23 November 2022
Opensea and Brand Protection: NFT marketplace OpenSea is rampant with IP infringements, with experts voicing growing concern about the veracity of trademark violations on the site.
As a reminder, NFTs are Non-fungible tokens which are unique digital items with blockchain-managed ownership. There are many kinds and applications of NFTs such as art, domain names, music, collectibles, photography etc.
What is OpenSea?
OpenSea offers a marketplace allowing for non-fungible tokens to be sold directly at a fixed price, or through an auction, based on the Ethereum ERC-721 standard, the layer-2 scaling solution for Ethereum Polygon, the KIP-7 standard for Klaytn, and the SPL standard for Solana. In 2021, following a heightened interest in non-fungible tokens, the company’s revenue reached $95 million in February 2021 and $2.75 billion in September of that year. By January 2022, the company had been valued at $13.3 billion and has been considered the largest non-fungible token marketplace.
IP Infringements on OpenSea
The World Trademark Review reported that dozens of Opensea accounts are selling major brand names and logos. For example, the OpenSea user ‘OriginalTokenArt’ has over 100 listings selling the names of major brands for $18,800 each. Company names being sold include Microsoft Corp, Dell Inc, The Boeing Company, Barclays, Morgan Stanley, and Verizon. Any buyer can sell NFTs with the collection name of a major brand (eg, ‘opensea.io/collection/brand’), an activity that is similar to cybersquatting.
Recently the Recording Industry Association of America (RIAA) sent OpenSea a Cease and Desist Letter (see here) relating to several music-themed Ethereum Name Service (ENS) .eth domain auctions. Some of the NFT domain names included
There were many more NFT domain names highlighted in the Cease & Desist Letter and OpenSea complied with the letter, continuing the centralized NFT (non-fungible token) exchange’s precedent of honoring copyright complaints.
Monitoring is encouraged
It is important to monitor your brand on these marketplaces to ensure that your brand is not being sold in digital forms outside of your control. Monitoring will find and prioritize the most serious of IP infringements based on a number of metrics including price, NFTs sold and infringement history of the seller.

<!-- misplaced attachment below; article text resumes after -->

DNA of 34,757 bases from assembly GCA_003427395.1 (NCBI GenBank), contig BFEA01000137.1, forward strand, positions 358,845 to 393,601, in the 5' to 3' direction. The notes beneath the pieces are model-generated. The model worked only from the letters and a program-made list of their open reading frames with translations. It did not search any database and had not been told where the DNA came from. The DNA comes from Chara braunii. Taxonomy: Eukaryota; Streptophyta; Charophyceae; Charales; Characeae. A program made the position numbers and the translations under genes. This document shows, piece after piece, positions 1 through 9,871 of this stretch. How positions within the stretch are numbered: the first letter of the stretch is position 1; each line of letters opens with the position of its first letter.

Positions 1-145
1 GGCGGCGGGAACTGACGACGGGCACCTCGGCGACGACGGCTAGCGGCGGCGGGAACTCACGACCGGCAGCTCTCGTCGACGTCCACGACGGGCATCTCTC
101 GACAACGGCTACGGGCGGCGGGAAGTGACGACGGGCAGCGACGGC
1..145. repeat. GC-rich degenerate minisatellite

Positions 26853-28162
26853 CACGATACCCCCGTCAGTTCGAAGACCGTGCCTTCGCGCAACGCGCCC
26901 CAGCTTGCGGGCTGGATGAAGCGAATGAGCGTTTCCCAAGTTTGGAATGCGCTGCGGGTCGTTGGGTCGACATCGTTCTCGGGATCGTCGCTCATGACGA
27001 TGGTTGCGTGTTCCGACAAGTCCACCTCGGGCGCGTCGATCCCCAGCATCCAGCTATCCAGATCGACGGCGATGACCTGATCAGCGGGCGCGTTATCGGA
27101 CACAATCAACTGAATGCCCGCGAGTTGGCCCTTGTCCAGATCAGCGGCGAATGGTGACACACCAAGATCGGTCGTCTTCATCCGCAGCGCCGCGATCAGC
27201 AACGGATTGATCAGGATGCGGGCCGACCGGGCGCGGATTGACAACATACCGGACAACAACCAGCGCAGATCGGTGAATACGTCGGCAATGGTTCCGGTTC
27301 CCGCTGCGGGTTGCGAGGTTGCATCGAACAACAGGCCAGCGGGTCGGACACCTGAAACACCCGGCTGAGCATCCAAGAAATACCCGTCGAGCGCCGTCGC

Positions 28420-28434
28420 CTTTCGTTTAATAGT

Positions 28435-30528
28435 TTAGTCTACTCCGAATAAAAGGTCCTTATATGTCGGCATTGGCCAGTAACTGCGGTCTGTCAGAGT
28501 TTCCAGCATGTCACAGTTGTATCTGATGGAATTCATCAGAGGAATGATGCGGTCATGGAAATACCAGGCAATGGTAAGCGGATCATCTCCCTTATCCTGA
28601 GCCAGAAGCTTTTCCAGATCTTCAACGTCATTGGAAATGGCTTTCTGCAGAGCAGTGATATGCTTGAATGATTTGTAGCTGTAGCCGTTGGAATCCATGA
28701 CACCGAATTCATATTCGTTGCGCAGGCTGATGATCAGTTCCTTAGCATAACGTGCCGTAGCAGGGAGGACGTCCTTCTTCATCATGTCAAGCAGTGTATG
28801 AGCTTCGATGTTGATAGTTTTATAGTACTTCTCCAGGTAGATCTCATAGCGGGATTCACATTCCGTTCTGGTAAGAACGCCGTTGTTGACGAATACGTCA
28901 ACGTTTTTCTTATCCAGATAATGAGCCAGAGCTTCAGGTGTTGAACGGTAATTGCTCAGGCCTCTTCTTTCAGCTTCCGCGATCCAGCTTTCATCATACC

Enforcing your IP rights on OpenSea
Anyone who uses OpenSea agreed to not infringe or violate the intellectual property rights or any other rights of others. Users represent and warrant that they have, or have obtained, the rights to create and display the NFT on OpenSea and that the content does not contain material subject to copyright, trademark, publicity rights, or other intellectual property rights.
OpenSea will take down works in response to:
- Copyright Infringements via Digital Millennium Copyright Act (“DMCA”) takedown notices and/or other intellectual property infringement claims and will terminate a user’s access to the Service if the user is determined to be a repeat infringer.To request that a collection or item be taken down because you believe that it violates your copyright, you will need to complete this form. Alternatively, you can email your request to email@example.comUpon receiving a copyright takedown request, OpenSean will evaluate the submission for completeness and authenticity. If they determine that a takedown request fulfills the requirements of the DMCA request, they will delist the allegedly infringing content from their site.When OpenSea delists a collection or item due to copyright infringement, they will take steps to inform the affected users (where correct contact details exist). They will forward them a copy of the takedown request with any personally identifying information (PII) redacted and will also provide instructions for filing a counter-notice.
- Trademark Infringements. If your content has been copied that constitutes a trademark infringement, or violates your intellectual property rights, you will need to complete the following form As with other platforms, you must be the rightsholder or someone authorized to act on behalf of the rights holder.In order to be successful, the complainant will need to provide Identification of the copyrighted work(s), trademark, publicity rights, or other intellectual property rights that you claim is being infringed; Identification of the allegedly infringing material that is requested to be removed, including a description of the specific location (i.e., urls) on the Service of the material claimed to be infringing, so that we may locate the material; contact information, a statement of good faith and a statement under perjury.
brandsec is a corporate domain name management and brand protection company that looks after many of Australia, New Zealand and Asia’s top publicly listed brands. We provide monitoring and enforcement services, DNS, SSL Management, domain name brokerage and dispute management and brand security consultation services.